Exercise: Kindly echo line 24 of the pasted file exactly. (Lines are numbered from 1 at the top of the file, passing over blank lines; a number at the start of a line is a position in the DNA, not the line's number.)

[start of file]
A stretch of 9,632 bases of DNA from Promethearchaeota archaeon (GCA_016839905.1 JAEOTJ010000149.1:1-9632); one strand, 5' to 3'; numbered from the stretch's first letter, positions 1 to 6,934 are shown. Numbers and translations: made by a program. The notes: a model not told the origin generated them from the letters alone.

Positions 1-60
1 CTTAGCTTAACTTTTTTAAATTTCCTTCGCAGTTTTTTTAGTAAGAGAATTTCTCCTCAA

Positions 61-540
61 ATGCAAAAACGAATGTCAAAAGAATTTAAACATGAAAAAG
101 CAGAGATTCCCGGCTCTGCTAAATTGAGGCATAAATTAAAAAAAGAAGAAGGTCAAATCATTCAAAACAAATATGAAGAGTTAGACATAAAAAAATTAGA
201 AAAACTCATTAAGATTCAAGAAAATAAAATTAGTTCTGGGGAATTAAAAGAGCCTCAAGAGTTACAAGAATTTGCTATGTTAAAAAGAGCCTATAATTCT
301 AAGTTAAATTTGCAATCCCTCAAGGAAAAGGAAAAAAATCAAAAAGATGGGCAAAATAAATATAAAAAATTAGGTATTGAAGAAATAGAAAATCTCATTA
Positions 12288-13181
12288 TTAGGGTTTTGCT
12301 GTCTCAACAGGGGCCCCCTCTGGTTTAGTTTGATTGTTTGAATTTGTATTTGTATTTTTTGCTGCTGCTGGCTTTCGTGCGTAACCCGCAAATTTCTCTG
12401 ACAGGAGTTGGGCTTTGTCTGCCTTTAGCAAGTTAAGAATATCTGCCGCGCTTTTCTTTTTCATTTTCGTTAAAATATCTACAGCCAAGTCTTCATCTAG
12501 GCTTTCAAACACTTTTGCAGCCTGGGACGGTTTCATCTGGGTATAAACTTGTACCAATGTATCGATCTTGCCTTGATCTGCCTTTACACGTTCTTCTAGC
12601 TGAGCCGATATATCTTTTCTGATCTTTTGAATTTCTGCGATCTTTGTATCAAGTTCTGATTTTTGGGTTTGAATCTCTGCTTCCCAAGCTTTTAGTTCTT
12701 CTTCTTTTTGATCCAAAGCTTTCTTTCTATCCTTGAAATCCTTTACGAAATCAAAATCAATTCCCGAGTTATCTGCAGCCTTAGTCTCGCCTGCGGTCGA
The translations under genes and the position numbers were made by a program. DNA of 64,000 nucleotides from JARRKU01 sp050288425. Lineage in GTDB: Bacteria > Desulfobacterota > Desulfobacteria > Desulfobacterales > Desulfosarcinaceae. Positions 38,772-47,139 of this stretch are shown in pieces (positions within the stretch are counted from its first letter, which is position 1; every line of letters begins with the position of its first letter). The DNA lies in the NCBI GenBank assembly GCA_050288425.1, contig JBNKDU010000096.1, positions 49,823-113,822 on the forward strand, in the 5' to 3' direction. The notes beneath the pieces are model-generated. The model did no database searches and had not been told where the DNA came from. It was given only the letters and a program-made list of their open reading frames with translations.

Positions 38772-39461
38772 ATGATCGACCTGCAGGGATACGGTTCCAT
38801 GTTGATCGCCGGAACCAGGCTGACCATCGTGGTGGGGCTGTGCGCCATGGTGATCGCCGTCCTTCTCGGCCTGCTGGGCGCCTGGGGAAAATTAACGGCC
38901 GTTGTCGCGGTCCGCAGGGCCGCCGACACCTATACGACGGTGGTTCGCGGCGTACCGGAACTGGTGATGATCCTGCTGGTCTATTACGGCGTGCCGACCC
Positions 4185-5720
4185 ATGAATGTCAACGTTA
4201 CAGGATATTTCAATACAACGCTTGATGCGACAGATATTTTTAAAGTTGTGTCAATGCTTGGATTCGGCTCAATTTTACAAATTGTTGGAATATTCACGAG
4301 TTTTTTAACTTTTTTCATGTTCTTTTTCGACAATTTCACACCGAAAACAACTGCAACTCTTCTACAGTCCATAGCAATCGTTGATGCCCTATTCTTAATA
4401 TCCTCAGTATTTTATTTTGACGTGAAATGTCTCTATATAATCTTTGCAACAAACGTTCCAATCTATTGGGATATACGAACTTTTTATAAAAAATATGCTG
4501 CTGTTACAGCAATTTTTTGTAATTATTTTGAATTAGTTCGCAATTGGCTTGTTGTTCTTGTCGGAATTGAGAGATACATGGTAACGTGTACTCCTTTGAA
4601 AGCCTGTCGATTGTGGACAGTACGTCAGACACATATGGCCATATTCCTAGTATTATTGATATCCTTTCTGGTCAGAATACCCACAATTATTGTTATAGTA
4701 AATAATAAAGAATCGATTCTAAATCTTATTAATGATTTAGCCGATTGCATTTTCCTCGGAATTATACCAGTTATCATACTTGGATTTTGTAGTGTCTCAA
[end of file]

4301 TTTTTTAACTTTTTTCATGTTCTTTTTCGACAATTTCACACCGAAAACAACTGCAACTCTTCTACAGTCCATAGCAATCGTTGATGCCCTATTCTTAATA